Interaction of genetic variants towards increased cancer risk
Seddik Hammad11Department of Forensic Medicine and Veterinary Toxicology, Faculty of Veterinary Medicine, South Valley University, Qena, Egypt
EXCLI J 2013;12:Doc625
More than 300 associations between genetic variants and common diseases have been identified in recent years (Hindorff et al., 2009; Golka et al., 2009, 2011, 2012; Kiemeney et al., 2010; Binder et al., 2012).
For cancer, most variants, also called single nucleotide polymorphism (SNP), confer only a moderate risk with odds ratios less than 1.5 (Lichtenstein et al., 2000; Selinski et al., 2012, 2011; Lehmann et al., 2010; Ovsiannikov et al., 2012; Rafnar et al., 2011). Until recently, it was unknown whether interaction among the high-risk alleles of several genetic variants would lead to an increased cancer risk (Bolt, 2013; Stewart and Marchan, 2012). This was addressed in a recent study by Holger Schwender and colleagues who investigated the interaction among SNPs known to be associated with bladder cancer and risk. Their results clearly show increased overall risk, causing much excitement in the field (Schwender et al., 2012).
In their work, the group from Dortmund, Germany, showed that for single SNPs, for example rs1014971 and rs9642680, the odds ratio are 1.63 and 1.48, respectively. However, combining both SNPs resulted in an increased odds ratio of 1.91 (Schwender et al., 2012) - a ratio larger than the individual effects but smaller than additive (1.63 + 1.48 = 3.11). Including a third SNP also increased the odds ratio, but only by a further 0.07 (Schwender et al., 2012). Using an elegant statistical approach and testing stability by bootstrapping, the authors demonstrate that stable combinations of up to three high-risk alleles result in odds ratios of up to 2.0 in non-smokers. This is clearly higher than the influence of individual high-risk alleles, but also less than the additive risk.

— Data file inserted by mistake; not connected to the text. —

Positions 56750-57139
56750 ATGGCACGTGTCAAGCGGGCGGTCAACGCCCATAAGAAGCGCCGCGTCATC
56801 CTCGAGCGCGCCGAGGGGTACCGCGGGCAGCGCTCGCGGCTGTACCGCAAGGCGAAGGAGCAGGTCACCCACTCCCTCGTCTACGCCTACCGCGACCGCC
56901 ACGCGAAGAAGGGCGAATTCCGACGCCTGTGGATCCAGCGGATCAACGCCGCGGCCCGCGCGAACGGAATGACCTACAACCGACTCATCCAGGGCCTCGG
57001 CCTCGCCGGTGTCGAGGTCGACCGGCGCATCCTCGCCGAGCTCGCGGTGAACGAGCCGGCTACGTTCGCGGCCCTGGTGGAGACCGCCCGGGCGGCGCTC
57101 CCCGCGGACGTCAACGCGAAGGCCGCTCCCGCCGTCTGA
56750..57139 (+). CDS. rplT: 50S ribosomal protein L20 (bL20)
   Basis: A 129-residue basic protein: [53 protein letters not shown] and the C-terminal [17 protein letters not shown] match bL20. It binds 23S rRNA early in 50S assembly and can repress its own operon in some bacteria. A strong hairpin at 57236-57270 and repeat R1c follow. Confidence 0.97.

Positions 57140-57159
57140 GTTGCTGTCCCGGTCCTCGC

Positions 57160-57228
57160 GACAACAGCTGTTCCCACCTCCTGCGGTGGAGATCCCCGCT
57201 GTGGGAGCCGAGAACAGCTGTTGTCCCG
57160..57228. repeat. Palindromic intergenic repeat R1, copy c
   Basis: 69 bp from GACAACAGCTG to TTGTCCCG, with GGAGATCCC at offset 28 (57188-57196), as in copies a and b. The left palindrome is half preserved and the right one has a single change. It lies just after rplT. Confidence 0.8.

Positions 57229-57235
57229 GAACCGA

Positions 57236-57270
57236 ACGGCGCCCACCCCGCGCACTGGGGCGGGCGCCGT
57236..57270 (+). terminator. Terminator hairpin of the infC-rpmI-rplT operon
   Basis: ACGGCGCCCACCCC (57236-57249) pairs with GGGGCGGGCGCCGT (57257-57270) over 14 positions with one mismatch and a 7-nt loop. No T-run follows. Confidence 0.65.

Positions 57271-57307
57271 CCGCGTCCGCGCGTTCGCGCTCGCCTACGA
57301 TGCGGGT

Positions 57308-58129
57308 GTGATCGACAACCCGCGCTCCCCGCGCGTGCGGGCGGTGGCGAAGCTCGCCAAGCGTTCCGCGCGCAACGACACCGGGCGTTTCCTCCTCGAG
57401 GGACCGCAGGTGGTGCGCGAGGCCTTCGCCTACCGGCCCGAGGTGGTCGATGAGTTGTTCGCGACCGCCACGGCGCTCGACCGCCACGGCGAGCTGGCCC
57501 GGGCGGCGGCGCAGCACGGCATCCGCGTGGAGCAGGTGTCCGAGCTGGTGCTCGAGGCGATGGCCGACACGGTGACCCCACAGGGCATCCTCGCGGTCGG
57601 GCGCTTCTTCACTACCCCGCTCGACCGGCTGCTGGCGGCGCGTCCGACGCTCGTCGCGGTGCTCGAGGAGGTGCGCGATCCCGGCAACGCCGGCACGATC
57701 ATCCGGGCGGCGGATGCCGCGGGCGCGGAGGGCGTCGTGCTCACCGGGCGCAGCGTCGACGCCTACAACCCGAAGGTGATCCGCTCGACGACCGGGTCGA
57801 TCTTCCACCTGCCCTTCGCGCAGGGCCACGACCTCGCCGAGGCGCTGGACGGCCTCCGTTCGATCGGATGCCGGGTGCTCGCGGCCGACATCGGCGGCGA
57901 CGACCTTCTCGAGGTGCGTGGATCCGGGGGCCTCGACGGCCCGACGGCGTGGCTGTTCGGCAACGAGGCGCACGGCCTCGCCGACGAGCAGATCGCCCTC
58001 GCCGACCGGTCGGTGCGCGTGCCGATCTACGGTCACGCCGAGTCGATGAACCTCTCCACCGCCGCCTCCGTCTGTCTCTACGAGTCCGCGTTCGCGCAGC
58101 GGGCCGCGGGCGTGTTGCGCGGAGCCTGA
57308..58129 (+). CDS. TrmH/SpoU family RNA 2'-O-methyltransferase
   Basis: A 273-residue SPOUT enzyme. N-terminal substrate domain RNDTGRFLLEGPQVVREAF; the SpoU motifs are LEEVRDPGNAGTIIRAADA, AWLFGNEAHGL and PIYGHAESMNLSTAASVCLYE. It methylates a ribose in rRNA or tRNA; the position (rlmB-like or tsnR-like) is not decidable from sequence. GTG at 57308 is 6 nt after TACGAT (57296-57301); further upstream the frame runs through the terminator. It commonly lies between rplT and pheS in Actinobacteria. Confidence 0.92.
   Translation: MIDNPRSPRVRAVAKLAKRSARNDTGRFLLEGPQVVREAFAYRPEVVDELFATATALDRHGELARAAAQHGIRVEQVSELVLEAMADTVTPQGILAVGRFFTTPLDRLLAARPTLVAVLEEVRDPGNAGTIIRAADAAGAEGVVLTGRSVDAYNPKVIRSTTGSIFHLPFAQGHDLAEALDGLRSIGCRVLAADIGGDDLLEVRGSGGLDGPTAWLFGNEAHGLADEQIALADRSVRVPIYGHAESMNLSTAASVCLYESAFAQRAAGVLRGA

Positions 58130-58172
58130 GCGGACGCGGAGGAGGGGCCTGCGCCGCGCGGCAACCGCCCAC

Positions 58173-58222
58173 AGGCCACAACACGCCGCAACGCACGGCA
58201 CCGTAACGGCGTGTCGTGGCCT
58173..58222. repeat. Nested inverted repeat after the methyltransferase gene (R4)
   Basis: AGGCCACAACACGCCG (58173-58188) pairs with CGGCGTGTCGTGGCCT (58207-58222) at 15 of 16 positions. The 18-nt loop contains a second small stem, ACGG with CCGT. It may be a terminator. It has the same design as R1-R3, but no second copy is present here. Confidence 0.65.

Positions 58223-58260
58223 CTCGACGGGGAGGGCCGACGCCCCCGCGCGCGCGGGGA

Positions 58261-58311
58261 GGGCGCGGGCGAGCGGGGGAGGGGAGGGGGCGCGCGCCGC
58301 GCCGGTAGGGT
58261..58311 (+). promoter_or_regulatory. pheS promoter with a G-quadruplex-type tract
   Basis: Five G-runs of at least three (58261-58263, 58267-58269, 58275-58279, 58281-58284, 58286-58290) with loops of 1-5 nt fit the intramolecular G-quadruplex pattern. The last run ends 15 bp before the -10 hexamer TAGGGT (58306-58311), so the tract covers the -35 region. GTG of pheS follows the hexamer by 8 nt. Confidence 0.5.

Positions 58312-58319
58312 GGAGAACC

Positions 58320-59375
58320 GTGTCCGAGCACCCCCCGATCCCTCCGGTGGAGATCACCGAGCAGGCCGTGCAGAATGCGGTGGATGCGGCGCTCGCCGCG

Although the study of Schwender (Schwender et al., 2012) represents remarkable progress, one important question remains open. What would happen if more high-risk variants were added to the three-way interactions? Would there be a relevant further increase in the cancer risk? Or, would odds ratios asymptotically approach a 'natural' upper limit of 2.0 or slightly above? Schwender and colleagues could not answer this question due to the limited case numbers (1,593 urinary bladder cases and 1,760 controls). Therefore, four-way or even higher interactions could not be evaluated because the combination results were no longer stable after bootstrapping.
In conclusion, there is a definite need to bring together all data on genetic variants that is available world-wide. The increased statistical power will facilitate studies of interactions, and advance our understanding on how genetic variants interact to cause increased cancer risk.
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